The Ukrainian Famine of 1932-1933 occurred within the context of the so-called “Stalinist Revolution from Above,” a violent experiment in social transformation in which state-orchestrated paranoia about and external enemies was used to blame shortcomings on the of class enemies. Like Naziism, Stalinism attempted to explain the world as a struggle between different categories of people, some of whom were considered inherently deleterious and whose elimination was an essential requisite toward the attainment of a new and better state of affairs. . . . But what Hitler and Stalin had in common was a dualistic view of human society as composed of two implacably hostile forces, the “good” force destined for victory (Aryans for Hitler and the proletariat for Stalin) which could only liberate itself and achieve its destiny by destroying utterly the forces of evil (for Hitler, Jews and Gypsies, which he considered racially polluting elements, and for Stalin, representatives of “exploiter classes”).
She compares Mace’s take with that of Duranty. From his biography she quotes:
Duranty was a great admirer of the first Five-Year Plan (adopted in 1929) which, according to him, “succeeded far better than anyone abroad expected.” Discussing the plan, he says that in “the final issue the crux of the struggle came in the villages where an attempt was being made to socialize, virtually overnight, a hundred million of the stubbornest and most ignorant peasants in the world.”
Well, I suspect that the American farmer can match stubborn (you want to see stubborn look at Victor Davis Hanson’s passionate Fields Without Dreams). But, enthusiasm for grand schemes (“Stalinist Revolution from Above”) is not created if those pawns. at least in a free society, suspect the great leader finds them stubborn, stupid, or, even, unaware of their own best interests. Collectivization seldom ends well. Those “stubborn and ignorant” farmers in the Ukraine were not the ones proved wrong by history and I have my doubts conservatism is a pathology. I’m also pretty sure people are unlikely to win elections by musing that their opponents are “literally insane.”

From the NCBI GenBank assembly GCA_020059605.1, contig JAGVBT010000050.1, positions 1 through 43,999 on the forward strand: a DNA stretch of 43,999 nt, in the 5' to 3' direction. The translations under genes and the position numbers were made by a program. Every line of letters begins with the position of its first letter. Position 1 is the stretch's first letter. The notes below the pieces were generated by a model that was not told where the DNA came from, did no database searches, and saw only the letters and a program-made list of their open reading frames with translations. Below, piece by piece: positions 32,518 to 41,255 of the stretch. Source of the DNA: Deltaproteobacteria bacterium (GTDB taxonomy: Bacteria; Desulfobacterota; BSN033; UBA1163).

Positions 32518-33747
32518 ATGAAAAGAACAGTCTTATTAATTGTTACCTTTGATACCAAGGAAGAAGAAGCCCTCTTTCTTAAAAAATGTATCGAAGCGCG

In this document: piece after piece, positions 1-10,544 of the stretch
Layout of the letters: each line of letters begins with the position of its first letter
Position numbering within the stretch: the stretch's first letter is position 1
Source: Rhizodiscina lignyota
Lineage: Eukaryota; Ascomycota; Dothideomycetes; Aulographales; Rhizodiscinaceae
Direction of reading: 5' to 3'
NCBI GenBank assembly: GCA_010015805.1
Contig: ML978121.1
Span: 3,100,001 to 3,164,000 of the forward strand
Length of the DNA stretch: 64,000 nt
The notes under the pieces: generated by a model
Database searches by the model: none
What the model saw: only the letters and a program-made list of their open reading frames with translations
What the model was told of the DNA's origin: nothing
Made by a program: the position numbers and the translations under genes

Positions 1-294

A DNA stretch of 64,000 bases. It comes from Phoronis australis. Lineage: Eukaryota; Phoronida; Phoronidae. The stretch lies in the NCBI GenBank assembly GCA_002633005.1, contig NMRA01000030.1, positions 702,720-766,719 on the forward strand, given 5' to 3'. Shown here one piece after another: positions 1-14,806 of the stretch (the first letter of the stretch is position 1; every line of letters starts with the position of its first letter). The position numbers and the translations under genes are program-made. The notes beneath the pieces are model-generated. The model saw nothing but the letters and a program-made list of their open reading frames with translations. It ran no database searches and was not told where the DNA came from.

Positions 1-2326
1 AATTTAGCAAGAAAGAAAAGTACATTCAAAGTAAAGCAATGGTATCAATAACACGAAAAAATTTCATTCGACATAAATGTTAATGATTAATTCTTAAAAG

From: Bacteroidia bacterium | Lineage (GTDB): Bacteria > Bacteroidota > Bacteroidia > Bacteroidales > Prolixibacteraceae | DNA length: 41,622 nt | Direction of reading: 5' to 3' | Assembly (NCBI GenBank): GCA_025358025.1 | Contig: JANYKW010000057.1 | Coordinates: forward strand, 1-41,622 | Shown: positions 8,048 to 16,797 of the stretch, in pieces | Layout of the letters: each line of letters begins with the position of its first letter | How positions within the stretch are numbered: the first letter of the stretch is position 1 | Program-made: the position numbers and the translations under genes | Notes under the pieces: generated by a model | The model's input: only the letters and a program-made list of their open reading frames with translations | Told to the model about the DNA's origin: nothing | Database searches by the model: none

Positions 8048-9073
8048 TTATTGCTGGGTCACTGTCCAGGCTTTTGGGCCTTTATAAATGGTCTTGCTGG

Such musings may fill up an idle column but I suspect they are filling up too many idle minds as well. That this seems the default topic when deadlines loom doesn’t bode well for a rosy, kumbaya, bi-partisan future.
A. Mace includes the often neglected Gypsies, whose losses and tragedies have been forcefully voiced by Ian Hancock.
B. Usual anecdote. I read Franks because some people whom I respect and feel deep affection for gave it to me – thinking of me as a quintessential “Kansas” person. Once in a conversation, I said something about, I believe, Laura Bush. (It may have been someone else from some other party, but monied & powerful.) The husband looked at me and quite sweetly (and sympathetically) said, “Ah, you believe that these people are like you.” I said, “But they are.” And he said, “It’s touching you think so.” I suspect he was pretty much a red diaper baby; he continues with a political vision shaped by that background. (At our age we simmer down a bit; they were merely Dean supporters.) That Fitzgerald view, that the rich are different, is one I’ve always found disturbing. That as much as any dehumanizing of the poor denies the universality of human experience. The rich may have more square feet to move around in this life, but, well, it is the same life. They are born, fall in love, procreate, sin & transcend, fail & succeed, love & hate. Eventually, they die. What more or less do any of us do?